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By Robert Johnson, CFA and Jeremy Glaser | 02-10-2016 11:00 AM

Labor Market Still Showing Signs of Strength

A near-record number of employees quitting their jobs and signs that small-business owners are boosting wages are two more reasons to think the labor market remains in good shape, says Morningstar's Bob Johnson.

Jeremy Glaser: For Morningstar, I'm Jeremy Glaser. After January's strong jobs report, I'm joined today by Bob Johnson--our director of economic analysis--to see if there are any other labor-market indicators that are showing strength.

Bob, thanks for joining me.

Bob Johnson: Great to be here today.

Glaser: So, let's start with the JOLTS report, which is on labor turnover--something we've talked about before. Anything in that report that indicates to you that we are seeing further tightness in the labor market?

Johnson: It was a very good report any way you cut it, on many of the metrics that we look at. But the one that I want to really drill down and focus on today is the so-called "Quits Ratio"--that is, people voluntarily leaving their job to take another job. That number increased dramatically in the latest report to about 3.1 million quits. That's one of the highest numbers we've had since 2005, and it's really not that far off the all-time high on that number. So, we've had some pretty dramatic improvement there. Even as a percentage of the labor force--you could say, "Well, we've got a bigger population"--the Quits Ratio is up, and up near record levels. So, that's good news, but you might ask, "Why is that good news?"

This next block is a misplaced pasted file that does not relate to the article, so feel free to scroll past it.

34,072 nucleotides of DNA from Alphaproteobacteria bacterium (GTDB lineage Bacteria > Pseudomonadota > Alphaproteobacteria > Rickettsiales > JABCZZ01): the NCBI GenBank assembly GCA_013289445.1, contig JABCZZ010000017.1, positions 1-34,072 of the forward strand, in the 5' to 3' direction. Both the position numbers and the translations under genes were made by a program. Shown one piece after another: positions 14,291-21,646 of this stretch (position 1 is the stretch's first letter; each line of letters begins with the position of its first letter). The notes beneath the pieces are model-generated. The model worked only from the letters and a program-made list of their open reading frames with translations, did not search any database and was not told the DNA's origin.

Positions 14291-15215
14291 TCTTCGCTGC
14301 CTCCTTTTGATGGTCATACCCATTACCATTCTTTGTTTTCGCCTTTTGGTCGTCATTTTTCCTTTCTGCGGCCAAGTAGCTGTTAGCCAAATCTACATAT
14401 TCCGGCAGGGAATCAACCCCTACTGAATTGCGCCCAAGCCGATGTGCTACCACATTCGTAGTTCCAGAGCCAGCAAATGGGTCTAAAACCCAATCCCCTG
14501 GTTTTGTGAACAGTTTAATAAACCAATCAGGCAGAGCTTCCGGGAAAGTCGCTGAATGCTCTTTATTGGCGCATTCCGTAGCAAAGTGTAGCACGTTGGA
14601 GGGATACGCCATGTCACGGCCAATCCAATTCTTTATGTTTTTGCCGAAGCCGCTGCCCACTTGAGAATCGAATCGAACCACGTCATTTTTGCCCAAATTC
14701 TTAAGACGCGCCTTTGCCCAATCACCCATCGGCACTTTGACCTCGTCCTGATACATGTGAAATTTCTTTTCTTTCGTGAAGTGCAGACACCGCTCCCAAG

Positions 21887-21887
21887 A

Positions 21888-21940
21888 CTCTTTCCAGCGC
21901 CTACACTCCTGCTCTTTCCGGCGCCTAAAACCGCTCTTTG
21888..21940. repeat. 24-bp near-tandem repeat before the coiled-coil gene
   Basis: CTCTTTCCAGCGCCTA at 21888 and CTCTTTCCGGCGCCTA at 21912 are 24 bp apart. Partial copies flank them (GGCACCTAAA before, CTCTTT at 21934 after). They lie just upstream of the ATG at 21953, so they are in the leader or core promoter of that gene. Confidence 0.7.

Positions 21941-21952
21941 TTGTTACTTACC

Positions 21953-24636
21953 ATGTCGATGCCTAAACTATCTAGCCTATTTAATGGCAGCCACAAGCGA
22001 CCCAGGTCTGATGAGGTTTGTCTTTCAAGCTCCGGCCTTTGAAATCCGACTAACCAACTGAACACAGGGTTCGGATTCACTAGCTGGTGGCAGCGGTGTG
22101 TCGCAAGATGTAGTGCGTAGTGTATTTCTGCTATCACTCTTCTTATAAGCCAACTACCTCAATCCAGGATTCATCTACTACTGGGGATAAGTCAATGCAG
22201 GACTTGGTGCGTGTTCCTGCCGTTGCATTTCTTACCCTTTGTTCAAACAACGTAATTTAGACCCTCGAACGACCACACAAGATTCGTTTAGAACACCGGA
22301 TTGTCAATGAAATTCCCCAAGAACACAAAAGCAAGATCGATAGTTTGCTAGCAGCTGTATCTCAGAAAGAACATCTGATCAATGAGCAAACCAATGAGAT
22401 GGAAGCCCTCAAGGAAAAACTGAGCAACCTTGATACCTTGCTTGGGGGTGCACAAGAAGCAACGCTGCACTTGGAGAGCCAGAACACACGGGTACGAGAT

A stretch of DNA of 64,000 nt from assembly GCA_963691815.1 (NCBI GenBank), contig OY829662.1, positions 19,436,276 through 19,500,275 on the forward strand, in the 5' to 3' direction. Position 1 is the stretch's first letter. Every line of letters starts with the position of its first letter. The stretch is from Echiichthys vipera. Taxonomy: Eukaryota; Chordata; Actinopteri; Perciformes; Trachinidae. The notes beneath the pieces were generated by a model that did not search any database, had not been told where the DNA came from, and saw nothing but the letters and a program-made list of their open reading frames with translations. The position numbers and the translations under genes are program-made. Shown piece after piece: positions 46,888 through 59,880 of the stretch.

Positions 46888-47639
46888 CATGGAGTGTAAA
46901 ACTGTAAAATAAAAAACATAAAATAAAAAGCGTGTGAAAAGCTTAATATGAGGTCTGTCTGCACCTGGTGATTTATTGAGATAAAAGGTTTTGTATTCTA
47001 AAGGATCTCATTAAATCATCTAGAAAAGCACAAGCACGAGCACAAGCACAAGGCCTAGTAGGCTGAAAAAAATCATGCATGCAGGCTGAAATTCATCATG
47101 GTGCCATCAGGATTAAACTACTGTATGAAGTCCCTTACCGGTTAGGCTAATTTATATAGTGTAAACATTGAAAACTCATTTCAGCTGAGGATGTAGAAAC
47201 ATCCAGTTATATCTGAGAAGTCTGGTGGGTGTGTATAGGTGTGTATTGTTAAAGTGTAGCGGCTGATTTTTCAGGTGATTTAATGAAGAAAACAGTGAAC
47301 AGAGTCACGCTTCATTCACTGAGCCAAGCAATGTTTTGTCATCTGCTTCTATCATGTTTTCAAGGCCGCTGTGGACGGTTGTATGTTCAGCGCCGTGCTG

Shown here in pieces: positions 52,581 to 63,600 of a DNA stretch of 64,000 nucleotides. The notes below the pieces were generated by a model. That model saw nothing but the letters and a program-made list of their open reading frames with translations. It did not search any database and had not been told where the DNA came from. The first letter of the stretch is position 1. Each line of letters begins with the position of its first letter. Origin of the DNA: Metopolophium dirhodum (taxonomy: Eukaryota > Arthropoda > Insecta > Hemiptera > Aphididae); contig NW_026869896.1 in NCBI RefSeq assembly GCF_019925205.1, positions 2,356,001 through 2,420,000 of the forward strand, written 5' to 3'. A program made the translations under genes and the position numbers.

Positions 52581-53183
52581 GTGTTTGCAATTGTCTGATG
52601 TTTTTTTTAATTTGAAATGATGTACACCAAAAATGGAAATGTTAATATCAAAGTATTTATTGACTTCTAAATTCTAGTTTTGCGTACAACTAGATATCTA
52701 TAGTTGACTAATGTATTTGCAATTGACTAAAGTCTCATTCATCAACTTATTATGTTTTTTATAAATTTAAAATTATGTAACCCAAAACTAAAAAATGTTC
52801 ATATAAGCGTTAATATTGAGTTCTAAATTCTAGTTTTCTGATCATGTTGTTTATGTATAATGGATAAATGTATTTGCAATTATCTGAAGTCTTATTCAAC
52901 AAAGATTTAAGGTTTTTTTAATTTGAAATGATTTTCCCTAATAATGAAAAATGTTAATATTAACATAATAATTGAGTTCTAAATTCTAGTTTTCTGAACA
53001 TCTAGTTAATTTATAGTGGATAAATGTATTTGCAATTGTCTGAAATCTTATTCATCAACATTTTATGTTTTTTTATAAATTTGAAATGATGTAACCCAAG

Well, to take another job, maybe with higher pay or having some other characteristic of a job that you like, you have to quit your current job. And before an opening can be filled--there are only so many people that are new to the labor market--you've really got to persuade somebody to move over. The Quits Ratio acceleration seems to demonstrate that workers now have that confidence to move. So, that's a really, really good thing to see. And in last week's jobs report, we saw the wage component go up a fair amount, and there was some concern--some of it rightfully so--that perhaps increases in the minimum wage might be behind the number.

A very, very tiny fraction of the population is on the minimum wage. And there are certain seasonal factors in the numbers that adjust. Every year, a number of states increase their minimum wage. It's not always the same ones the same year, but that's certainly indirectly incorporated in the seasonal factor. So, I'm thinking that's not as important as the fact that people had enough confidence to quit and go take a higher-paying job, helping move up the level of wage growth.

Again, I do caution that even the wage growth in last Friday's report and the wonderful JOLTS report, with all of those numbers, we tend to have some months and some bad months with the general trend in the right direction. So, don't necessarily expect the same upward-and-to-the-right movement every month because these are not things that tend to move in nice, linear patterns. They tend to be a little bit stair-steppy. Again, on a headline basis and being over that psychologically important three-million level, that's really important to us and really supports our thesis that indeed labor shortages are becoming a problem.

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